5) New educational goals in the “global marketplace,” higher and more uniform standards, increased use of test data and other current school reforms place great pressure on school systems to “perform” – and to evaluate how educators perform, regardless of their tenure status. This introduces new factors that may weigh against tenure in the minds of those who may have supported it in the past.
6) Finally, given the choice of working to advance the profession, or to fight to retain perks and privileges for current members, almost all teacher unions have opted for the latter. This is both unfortunate, in my opinion, and understandable, as aging cadres of teachers look more to their own group needs (as do virtually all associations) than to “what’s best for the kids.”
So, what’s the desirable future for teacher tenure, given such dynamic transformations in and around those we trust to prepare our children and youth for the well-being of our society?
Here are the ideas that shape my conclusions:
1) Tenure cannot be viewed either as sacrosanct or as separate from the broader picture of educational reform. It must be considered as part of how we re-create “school” in our highly technological and rapidly evolving economic and social world. If tenure helps build a dynamic, productive and self-improving teaching force, by all means retain it in one form or another. If tenure acts to retard professional growth, reasonable accountability and service to all our children, rich and poor, we should let it go and find a valid substitute.
2) The benefits of tenure – namely, the protection of skilled and independent-thinking teachers from being harassed, demoted or fired by those school officials motivated by narrow personal, political or fiscal motives – will have to be incorporated in some meaningful way in whatever it is that replaces “tenure.” A cowed and complacent teaching profession is nobody’s idea of what “school reform” should be about.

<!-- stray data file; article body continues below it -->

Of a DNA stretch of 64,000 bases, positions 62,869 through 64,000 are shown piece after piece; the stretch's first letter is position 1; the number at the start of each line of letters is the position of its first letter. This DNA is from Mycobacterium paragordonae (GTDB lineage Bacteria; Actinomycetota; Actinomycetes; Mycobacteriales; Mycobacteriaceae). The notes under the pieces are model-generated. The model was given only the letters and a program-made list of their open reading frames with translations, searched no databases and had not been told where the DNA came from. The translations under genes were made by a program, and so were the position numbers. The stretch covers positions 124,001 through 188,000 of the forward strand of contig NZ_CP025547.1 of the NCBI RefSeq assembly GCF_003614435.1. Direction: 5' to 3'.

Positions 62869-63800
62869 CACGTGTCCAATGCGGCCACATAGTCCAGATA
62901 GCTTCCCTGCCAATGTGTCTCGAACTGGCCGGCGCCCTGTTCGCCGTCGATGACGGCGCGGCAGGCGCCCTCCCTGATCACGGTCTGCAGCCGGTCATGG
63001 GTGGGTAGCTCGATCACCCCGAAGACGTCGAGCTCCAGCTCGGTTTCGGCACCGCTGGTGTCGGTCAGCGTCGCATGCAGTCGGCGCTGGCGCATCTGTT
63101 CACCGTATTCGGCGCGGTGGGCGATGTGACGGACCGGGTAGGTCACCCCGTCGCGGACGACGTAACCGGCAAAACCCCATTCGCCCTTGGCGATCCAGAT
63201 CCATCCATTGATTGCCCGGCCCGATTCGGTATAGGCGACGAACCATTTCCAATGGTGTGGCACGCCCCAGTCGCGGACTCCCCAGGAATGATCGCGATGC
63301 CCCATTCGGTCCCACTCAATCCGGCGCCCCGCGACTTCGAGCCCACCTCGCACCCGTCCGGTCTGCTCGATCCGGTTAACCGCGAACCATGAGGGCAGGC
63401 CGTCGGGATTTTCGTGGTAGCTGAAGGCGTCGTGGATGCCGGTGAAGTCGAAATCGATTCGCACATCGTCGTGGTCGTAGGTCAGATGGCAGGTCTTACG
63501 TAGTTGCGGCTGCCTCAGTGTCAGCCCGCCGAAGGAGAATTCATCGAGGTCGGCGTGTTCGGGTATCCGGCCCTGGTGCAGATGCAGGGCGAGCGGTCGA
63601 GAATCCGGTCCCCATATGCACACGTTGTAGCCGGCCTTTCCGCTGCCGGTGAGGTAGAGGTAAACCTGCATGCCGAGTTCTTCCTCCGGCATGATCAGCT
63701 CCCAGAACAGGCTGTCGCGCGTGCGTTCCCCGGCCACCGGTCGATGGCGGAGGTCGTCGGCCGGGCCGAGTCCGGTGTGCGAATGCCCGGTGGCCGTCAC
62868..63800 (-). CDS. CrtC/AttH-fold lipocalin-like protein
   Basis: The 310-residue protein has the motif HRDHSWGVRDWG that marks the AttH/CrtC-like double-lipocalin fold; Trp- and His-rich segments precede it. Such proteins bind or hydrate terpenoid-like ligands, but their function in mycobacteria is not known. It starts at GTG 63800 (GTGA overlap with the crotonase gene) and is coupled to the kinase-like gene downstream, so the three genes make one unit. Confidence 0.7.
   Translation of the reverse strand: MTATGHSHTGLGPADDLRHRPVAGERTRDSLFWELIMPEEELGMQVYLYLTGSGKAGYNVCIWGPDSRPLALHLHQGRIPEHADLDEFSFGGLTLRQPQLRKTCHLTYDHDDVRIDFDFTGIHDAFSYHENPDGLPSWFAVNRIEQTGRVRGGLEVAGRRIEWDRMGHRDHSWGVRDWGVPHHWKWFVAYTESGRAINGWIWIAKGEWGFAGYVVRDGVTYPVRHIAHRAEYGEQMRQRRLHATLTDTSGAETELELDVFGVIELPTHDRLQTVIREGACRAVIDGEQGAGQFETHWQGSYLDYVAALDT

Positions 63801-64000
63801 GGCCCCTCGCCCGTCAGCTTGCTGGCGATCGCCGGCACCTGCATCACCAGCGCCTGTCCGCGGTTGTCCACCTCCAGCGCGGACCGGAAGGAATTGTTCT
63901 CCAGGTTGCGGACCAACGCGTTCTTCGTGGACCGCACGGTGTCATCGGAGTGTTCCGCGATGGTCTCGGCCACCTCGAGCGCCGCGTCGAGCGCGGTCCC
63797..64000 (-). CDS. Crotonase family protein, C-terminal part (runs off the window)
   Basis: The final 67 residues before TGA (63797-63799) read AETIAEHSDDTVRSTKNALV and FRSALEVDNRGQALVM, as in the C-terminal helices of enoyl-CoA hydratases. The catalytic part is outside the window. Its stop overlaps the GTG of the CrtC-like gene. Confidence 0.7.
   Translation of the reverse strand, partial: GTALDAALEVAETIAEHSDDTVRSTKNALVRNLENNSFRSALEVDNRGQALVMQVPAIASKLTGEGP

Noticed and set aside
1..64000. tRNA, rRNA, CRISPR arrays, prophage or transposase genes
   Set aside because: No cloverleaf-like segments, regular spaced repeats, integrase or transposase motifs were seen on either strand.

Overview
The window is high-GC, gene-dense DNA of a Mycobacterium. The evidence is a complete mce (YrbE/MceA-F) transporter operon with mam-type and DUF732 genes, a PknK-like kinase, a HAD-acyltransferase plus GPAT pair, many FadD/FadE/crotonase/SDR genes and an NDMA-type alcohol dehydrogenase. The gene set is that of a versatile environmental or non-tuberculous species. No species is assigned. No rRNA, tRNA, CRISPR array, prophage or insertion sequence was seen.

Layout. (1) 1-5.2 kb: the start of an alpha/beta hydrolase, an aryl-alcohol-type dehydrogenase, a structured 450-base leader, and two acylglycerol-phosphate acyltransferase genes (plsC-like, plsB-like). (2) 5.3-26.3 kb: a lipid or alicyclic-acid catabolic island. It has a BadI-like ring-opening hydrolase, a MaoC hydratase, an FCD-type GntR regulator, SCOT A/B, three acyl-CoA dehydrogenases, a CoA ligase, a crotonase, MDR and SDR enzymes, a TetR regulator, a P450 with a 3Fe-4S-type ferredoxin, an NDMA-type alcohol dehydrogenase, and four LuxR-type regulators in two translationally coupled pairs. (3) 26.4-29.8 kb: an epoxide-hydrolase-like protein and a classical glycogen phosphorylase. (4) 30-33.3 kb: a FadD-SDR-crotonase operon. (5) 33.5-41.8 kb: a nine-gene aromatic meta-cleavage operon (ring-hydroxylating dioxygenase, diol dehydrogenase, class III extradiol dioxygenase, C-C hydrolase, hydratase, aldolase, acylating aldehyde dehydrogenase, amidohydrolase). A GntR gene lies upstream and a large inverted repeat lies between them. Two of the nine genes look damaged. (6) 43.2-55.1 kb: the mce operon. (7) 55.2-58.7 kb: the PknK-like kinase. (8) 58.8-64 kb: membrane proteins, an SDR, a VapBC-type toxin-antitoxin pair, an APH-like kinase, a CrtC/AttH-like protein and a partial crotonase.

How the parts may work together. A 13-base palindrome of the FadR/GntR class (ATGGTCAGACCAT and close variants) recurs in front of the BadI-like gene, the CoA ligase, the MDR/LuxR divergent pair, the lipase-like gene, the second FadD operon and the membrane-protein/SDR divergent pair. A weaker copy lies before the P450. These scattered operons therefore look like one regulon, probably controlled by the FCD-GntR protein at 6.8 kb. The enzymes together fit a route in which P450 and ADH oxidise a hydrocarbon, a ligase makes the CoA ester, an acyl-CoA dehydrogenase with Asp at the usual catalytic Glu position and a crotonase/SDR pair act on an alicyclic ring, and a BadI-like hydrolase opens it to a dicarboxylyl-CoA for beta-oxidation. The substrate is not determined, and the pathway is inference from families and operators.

3) The concept of “high performance” by students, teachers and school staff in areas of clearly articulated “competency” is absolutely vital to the future of education. And, again, “tenure” will have to relate very closely to these notions of “high performance” and “competency” if it is to play a valid role in organizing the future or our teaching profession.
Of course, defining “high performance” and specifying areas of “competency” are no small task. But the Common Core State Standards are taking a big step in that direction, with more refinement to follow as we learn from its early implementation.
4) Lastly, if teacher unions and their proud history of championing the rights of educators are to have a place at the table in the formulation of educational policy, they must come to terms with their failure, in many cases, to evolve as a force for educational success by all students. That will have to include a reversal of their tendency at the local level to protect mediocrity, to resist meaningful accountability, and to place seniority above all other considerations in the assignment of effective teachers to our most under-resourced schools.
Tenure cannot be allowed to become “the” issue in helping our students, our schools, and our communities strive for educational success. The polarization that will inevitably build around the “tenure issue” will forestall or cripple the changes that need to come. If teacher unions rally around the tenure flag and deny the need to seriously deal with teacher incompetence, I fear they will lose the support of progressives and conservatives alike. If politicians use the tenure controversy as a stick to beat up on public education, I hope the voters everywhere will send them packing.
Tenure is a dying concept as the environment in which it once flourished continues to evolve. To abandon tenure without replacing it with a viable process for protecting the creativity, independence and initiative of courageous educators would be a tragedy.
(Robert L. Fried of Concord is a consultant for the Upper Valley Educators Institute in Lebanon. He is the author of “The Passionate Teacher” and “The Game of School.”)